CEIPA’s Discussion on World Affairs: the Role of the United Nations International Court of Justice (UN ICJ) in Ukraine’s Peace Process

Part of a series of interviews on World Affairs.

Baron Marc Bossuyt, a prominent and internationally renowned legal authority, has been interviewed by CEIPA on the recent decision of the International Court of Justice concerning Russia’s invasion of Ukraine.

Baron Marc Bossuyt is Emeritus Professor of International Law of the University of Antwerp and Emeritus President of the Constitutional Court of Belgium. In Belgium, he was also Commissioner-General for Refugees and Stateless Persons. During his long career and highly respected professional activities Baron Bossuyt served as Chairperson of the UN-Commission on Human Rights, Chairperson of the UN-Sub-Commission on the Promotion and the Protection of Human Rights and Vice-Chairperson of the UN-Committee on the Elimination of Racial Discrimination. He is the author of numerous publications, particularly in the field of the international protection of human rights (see e.g. International Human Rights Protection: Balanced, Critical, Realistic, Antwerp-Cambridge, Intersentia, 2016, 231 p.).

Questions broached on behalf of CEIPA by Peter von Bethlenfalvy, Executive Director of CEIPA in discussion with Baron Marc Bossuyt.

CEIPA: Is the March 2022 ruling of the UN International Court of Justice (UN ICJ) in The Hague, ordering Russia to immediately suspend military operations in Ukraine, legally binding for Russia?

Professor Marc Bossuyt: The order of 16 March 2022 on provisional measures is legally binding for the parties to whom it is addressed (see its judgment of 27 June 2001 in the case La Grand, Germany v. US in which the Court “has reached the conclusion that orders on provisional measures under Article 41 have binding effect”).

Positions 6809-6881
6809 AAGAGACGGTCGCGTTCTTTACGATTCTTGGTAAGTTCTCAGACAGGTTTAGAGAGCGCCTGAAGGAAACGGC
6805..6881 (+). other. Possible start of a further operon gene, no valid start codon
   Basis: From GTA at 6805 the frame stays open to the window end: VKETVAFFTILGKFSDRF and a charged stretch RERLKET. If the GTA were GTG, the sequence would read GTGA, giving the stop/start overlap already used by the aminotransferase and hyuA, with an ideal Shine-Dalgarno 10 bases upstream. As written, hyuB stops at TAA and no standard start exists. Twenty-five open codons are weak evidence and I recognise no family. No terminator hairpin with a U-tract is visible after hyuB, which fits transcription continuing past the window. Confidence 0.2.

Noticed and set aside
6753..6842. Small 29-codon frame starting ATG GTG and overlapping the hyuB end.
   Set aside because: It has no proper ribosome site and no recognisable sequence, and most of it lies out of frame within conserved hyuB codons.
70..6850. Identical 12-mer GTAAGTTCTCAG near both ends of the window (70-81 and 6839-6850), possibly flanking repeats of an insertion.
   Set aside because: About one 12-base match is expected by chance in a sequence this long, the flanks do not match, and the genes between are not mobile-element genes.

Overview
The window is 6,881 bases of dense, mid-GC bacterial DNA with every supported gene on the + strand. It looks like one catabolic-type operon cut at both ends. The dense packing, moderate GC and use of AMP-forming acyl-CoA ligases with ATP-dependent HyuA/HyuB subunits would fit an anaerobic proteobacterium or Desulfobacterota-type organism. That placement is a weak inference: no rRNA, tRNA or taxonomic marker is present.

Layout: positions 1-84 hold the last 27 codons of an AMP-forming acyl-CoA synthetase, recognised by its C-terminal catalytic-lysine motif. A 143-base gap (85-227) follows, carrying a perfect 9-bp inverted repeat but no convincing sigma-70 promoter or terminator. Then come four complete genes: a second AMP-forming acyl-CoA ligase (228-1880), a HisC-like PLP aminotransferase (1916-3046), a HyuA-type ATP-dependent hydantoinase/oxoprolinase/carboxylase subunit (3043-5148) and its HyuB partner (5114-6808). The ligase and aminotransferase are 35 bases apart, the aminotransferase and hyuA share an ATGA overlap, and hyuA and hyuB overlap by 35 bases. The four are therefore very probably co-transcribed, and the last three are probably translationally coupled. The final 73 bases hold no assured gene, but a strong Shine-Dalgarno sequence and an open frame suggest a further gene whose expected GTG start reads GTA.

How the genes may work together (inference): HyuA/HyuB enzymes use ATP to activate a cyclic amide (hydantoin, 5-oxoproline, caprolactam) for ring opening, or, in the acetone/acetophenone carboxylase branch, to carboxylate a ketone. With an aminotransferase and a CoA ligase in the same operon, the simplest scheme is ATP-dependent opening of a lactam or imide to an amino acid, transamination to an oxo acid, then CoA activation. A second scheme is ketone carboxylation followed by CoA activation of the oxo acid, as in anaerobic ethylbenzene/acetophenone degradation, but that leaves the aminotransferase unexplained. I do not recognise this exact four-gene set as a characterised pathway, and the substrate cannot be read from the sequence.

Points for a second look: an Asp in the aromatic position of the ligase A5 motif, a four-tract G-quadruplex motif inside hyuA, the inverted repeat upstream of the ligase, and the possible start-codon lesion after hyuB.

CEIPA: Does it make the UN ICJ decisions less credible and binding, when a Russian judge remains as Vice-President of the collective of 15 judges and votes against this ruling (along with a Chinese judge)?

Professor Marc Bossuyt: The judges of the UN ICJ are independent and act in their individual capacity. They are not representatives of their government. The negative votes by judges, albeit the Vice-President of the Court, in the minority do not diminish in any way the credibility of the Court or the legally binding character of an order or a judgment of the Court.

CEIPA: What are the implications for States like Belgium, France, Germany, UK, the US etc. if Russia chooses to ignore the UN ICJ ruling?

Professor Marc Bossuyt: Other States should refrain from any action in support of any party not abiding by the ruling.

CEIPA: Are individual states in the position to enforce the decision of the UN ICJ with concrete measures?

Professor Marc Bossuyt: The enforcement of a decision of the UN ICJ is entrusted to the UN Security Council (art. 94.2 of the UN Charter). With the exception of procedural questions, the permanent members of the Security Council have a veto-right.

CEIPA: Could the ruling of the UN ICJ legitimise western military action against Russia?

Professor Marc Bossuyt: The ruling may legitimise military support against Russia but does not authorize other States to use force against Russia in the absence of a case of individual or collective self-defence against an armed attack or an authorisation given by the UN Security Council.

CEIPA: Russia remains a member of the Council of Europe, the unique European organisation of states safeguarding the implementation of all international and regional (European) legal provisions on human rights. Isn’t the decision of the UN ICJ obliging the Council of Europe therefore implicitly to suspend the membership of Russia?

Professor Marc Bossuyt: Russia ceased to be a member of the Council of Europe on 16 March 2022 by a decision of its Committee of ministers.